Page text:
Please use this identifier to cite or link to this item:http://hdl.handle.net/20.500.12105/15907
Structural variation analysis of 6,500 whole genome sequences in amyotrophic lateral sclerosis
Al Khleifat, Ahmad | Iacoangeli, Alfredo | van Vugt, Joke J F A | Bowles, Harry | Moisse, Matthieu | Zwamborn, Ramona A J | van der Spek, Rick A A | Shatunov, Aleksey | Cooper-Knock, Johnathan | Topp, Simon | Byrne, Ross | Gellera, Cinzia | López-Alonso, Victoria | Jones, Ashley R | Opie-Martin, Sarah | Vural, Atay | Campos, Yolanda ISCIII | van Rheenen, Wouter | Kenna, Brendan | Van Eijk, Kristel R | Kenna, Kevin | Weber, Markus | Smith, Bradley | Fogh, Isabella | Silani, Vincenzo | Morrison, Karen E | Dobson, Richard | van Es, Michael A | McLaughlin, Russell L | Vourc'h, Patrick | Chio, Adriano | Corcia, Philippe | de Carvalho, Mamede | Gotkine, Marc | Panades, Monica P | Mora, Jesus S | Shaw, Pamela J | Landers, John E | Glass, Jonathan D | Shaw, Christopher E | Basak, Nazli | Hardiman, Orla | Robberecht, Wim | Van Damme, Philip | van den Berg, Leonard H | Veldink, Jan H | Al-Chalabi, Ammar
NPJ Genom Med. 2022 Jan 28;7(1):8.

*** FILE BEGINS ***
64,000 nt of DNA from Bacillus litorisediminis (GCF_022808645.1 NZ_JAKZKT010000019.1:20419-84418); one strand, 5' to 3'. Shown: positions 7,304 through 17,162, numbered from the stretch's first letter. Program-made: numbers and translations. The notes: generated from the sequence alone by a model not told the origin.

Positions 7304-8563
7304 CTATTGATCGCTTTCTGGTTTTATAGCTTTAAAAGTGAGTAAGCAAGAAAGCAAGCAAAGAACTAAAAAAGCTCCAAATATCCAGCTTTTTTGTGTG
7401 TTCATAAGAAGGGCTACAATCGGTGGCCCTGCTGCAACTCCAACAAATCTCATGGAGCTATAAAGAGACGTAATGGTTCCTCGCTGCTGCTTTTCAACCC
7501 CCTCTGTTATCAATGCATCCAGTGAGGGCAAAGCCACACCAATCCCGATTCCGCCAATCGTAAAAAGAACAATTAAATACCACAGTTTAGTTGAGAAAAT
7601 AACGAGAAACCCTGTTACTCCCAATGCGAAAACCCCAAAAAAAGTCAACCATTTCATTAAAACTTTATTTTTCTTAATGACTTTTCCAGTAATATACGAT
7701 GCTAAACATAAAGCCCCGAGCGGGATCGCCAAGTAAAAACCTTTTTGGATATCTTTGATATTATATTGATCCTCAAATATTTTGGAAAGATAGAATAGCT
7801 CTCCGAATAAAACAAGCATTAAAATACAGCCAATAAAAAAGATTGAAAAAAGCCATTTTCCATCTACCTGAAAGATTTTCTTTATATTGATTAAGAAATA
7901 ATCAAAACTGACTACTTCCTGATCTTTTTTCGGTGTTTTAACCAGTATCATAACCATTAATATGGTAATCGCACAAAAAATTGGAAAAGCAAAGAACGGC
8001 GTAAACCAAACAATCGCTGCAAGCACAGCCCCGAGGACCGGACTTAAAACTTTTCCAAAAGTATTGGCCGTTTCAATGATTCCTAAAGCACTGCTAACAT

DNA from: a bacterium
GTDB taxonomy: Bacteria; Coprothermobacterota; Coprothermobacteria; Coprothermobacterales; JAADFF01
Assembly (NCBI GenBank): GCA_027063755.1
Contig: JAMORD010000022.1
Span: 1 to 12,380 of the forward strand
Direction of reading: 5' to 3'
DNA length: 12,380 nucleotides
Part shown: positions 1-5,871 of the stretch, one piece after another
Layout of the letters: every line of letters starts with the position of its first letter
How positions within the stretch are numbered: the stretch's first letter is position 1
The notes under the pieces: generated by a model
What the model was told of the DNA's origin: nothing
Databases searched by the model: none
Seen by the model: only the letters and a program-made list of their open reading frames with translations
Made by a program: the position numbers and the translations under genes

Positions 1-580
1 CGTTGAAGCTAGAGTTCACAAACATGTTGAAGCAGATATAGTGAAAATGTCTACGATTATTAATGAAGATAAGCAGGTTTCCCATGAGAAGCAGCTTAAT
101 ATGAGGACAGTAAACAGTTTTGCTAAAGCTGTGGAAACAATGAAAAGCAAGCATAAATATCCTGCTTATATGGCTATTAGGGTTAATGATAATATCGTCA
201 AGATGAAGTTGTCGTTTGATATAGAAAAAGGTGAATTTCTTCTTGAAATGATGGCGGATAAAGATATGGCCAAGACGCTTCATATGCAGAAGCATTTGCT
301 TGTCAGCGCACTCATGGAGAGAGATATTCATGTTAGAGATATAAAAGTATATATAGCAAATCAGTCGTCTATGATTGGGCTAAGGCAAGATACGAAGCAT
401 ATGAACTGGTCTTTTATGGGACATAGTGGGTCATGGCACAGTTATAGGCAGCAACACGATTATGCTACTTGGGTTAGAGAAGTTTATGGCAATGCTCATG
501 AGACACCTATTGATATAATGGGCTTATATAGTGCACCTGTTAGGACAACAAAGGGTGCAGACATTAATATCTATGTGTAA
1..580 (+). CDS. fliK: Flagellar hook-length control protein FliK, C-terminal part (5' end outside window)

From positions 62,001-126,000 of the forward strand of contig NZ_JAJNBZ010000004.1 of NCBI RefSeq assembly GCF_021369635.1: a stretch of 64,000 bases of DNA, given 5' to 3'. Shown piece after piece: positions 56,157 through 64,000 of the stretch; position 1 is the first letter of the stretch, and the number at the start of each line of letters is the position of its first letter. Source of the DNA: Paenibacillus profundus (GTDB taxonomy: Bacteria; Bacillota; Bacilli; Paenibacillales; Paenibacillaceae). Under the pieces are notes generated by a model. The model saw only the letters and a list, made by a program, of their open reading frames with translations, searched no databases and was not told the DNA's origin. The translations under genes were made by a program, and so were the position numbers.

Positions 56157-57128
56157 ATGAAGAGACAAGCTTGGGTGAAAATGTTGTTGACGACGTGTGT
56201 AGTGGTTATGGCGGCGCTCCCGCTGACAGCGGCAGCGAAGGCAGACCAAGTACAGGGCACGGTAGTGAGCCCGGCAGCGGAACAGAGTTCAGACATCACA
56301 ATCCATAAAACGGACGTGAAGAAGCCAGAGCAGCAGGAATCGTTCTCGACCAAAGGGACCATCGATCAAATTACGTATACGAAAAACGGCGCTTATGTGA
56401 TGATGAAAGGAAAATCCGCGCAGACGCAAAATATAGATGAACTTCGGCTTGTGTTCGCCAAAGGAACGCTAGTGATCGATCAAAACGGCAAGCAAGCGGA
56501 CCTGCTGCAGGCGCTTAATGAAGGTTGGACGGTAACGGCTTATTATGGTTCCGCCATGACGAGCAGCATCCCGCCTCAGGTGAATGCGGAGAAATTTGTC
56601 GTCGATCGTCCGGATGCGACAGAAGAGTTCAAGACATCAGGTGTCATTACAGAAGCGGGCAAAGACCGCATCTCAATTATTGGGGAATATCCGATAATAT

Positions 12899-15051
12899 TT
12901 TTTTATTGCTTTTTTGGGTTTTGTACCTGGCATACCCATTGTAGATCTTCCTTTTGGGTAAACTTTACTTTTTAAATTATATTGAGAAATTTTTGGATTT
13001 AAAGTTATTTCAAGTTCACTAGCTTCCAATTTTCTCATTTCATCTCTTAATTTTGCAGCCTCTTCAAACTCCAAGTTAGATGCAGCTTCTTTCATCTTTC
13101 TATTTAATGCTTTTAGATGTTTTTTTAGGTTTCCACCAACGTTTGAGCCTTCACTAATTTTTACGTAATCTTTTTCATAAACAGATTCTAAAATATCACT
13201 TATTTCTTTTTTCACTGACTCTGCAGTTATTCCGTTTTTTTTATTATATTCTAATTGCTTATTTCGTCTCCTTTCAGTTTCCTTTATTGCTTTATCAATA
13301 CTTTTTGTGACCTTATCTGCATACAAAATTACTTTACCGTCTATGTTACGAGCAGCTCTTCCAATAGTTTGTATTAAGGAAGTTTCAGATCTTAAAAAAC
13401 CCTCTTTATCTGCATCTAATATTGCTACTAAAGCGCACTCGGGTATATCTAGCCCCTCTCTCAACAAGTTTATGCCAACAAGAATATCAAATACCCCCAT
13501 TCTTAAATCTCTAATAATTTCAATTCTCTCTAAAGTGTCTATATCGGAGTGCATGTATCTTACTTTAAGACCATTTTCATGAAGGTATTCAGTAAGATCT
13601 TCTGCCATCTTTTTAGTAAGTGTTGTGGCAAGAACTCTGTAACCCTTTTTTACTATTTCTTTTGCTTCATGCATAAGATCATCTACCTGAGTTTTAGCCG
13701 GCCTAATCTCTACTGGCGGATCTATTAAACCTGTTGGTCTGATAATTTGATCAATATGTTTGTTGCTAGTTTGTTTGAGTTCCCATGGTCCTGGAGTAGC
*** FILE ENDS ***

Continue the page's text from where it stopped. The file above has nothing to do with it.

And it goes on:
There is a strong genetic contribution to Amyotrophic lateral sclerosis (ALS) risk, with heritability estimates of up to 60%. Both Mendelian and small effect variants have been identified, but in common with other conditions, such variants only explain a little of the heritability. Genomic structural variation might account for some of this otherwise unexplained heritability. We therefore investigated association between structural variation in a set of 25 ALS genes, and ALS risk and phenotype. As expected, the repeat expansion in the C9orf72 gene was identified as associated with ALS. Two other ALS-associated structural variants were identified: inversion in the VCP gene and insertion in the ERBB4 gene. All three variants were associated both with increased risk of ALS and specific phenotypic patterns of disease expression. More than 70% of people with respiratory onset ALS harboured ERBB4 insertion compared with 25% of the general population, suggesting respiratory onset ALS may be a distinct genetic subtype.
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